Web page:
At the Detroit Zoo
Eastern tiger salamanders can be seen at the award-winning National Amphibian Conservation Center – a leader in amphibian conservation and research – which houses a spectacular diversity of frogs, toads, salamanders, newts and caecilians.
The Eastern tiger salamander is black and yellow with brown spots. It is a unique-looking amphibian with its depressed head, protruding eyes and feathery gilled cheeks. While its body is darker in color, its tiny toes are pink at the tips. It has no teeth or ear glands. The tiger salamander has a large tongue which aids in swallowing large prey.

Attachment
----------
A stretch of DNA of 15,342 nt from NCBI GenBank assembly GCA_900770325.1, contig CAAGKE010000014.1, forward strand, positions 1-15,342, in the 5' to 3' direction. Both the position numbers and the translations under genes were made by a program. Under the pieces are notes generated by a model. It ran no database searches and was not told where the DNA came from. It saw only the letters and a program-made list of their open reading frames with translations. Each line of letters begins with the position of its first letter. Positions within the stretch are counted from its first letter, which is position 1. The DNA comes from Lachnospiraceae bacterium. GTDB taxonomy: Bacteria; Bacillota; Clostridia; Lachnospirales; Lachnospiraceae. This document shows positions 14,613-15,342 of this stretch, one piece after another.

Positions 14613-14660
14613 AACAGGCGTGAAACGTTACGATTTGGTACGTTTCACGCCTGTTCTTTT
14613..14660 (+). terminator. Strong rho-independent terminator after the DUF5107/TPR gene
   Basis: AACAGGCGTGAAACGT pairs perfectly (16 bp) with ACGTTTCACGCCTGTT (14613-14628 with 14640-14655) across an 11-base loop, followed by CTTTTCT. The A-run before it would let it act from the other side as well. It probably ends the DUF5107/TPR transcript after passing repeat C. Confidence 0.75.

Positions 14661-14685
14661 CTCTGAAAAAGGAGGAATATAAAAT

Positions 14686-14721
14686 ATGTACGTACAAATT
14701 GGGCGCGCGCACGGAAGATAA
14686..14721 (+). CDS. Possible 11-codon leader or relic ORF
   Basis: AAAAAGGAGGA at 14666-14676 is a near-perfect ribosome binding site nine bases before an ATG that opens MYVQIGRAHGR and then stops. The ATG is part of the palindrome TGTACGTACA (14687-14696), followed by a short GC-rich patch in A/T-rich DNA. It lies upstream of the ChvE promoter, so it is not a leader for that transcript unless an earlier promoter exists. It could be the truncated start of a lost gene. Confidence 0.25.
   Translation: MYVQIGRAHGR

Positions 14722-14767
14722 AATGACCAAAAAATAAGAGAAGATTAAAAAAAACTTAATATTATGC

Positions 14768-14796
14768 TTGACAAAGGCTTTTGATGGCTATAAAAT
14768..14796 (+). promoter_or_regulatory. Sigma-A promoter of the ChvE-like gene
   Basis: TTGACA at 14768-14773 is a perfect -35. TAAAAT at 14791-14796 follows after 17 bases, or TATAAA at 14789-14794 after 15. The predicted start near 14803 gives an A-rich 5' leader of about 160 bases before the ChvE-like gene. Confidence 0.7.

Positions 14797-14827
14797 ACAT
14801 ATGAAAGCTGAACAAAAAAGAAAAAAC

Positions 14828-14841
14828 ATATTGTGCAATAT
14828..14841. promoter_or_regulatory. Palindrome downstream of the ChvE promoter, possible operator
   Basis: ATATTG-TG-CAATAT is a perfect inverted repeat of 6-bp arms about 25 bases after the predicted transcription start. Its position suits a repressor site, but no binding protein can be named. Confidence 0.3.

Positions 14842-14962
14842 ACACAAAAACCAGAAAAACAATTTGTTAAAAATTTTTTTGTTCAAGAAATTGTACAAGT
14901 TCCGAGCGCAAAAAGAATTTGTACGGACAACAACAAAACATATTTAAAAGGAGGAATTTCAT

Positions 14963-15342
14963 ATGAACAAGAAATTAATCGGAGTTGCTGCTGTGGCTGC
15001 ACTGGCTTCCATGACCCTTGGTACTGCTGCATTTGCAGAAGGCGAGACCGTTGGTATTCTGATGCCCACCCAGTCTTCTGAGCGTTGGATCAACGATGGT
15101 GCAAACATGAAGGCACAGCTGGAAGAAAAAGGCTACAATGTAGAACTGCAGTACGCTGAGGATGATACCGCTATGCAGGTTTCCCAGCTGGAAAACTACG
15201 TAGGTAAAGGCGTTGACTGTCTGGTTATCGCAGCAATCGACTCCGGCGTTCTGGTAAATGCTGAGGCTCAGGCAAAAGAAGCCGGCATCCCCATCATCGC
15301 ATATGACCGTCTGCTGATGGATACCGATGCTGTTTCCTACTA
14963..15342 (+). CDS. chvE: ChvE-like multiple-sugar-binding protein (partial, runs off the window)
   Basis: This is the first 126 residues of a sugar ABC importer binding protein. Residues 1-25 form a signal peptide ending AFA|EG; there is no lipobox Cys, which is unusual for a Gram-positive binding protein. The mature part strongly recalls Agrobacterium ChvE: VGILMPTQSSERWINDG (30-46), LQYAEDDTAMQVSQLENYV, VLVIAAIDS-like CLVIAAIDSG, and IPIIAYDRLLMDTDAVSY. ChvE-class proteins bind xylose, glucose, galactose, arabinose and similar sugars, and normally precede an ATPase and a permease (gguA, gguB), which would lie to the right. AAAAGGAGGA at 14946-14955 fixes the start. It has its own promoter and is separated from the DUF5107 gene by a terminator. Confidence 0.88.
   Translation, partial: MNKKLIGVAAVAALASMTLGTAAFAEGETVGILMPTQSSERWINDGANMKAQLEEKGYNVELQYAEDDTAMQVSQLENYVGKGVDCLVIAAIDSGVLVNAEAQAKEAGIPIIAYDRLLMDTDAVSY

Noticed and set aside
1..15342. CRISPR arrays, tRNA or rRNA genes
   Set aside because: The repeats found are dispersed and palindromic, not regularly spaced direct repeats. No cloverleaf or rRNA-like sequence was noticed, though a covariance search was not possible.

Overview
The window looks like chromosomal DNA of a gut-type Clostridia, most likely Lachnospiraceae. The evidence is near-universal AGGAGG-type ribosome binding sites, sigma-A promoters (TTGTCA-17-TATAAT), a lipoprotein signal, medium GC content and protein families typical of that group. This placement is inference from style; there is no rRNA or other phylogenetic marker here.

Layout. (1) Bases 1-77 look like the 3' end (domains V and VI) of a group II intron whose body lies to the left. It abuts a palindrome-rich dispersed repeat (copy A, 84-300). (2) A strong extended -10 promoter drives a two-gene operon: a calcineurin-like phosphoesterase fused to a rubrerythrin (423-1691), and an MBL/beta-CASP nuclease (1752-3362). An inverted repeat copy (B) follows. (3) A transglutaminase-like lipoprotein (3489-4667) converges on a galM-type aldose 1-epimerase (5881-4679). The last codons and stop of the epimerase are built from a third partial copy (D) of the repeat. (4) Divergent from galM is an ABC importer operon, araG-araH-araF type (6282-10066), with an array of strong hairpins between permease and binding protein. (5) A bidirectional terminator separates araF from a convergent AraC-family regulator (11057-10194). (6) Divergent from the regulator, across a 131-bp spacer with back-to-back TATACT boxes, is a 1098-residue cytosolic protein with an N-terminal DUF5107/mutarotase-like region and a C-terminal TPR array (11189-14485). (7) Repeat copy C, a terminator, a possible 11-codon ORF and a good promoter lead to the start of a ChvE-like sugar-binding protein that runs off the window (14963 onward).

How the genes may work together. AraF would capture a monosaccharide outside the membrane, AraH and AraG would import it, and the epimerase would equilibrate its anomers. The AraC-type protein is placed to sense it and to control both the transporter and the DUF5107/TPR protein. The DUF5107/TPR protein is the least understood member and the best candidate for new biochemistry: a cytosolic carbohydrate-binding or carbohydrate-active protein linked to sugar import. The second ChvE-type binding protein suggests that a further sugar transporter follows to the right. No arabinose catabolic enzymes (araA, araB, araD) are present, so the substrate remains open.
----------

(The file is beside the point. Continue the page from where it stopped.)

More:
Scientific name: Ambystoma tigrinum tigrinum
Continent: North America
Habitat: Arid climates, grasslands and shallow ponds
Size: 6 - 12 inches long
Weight: 4.4 ounces
Diet: Worms, insects, frogs and other salamanders
Lifespan: 10 to 16 years
Conservation Status: Least Concern
Reproduction: A clutch of eggs is laid and will hatch after approximately four weeks.
The Eastern tiger salamander can stay in a neotenic or juvenile state its entire life.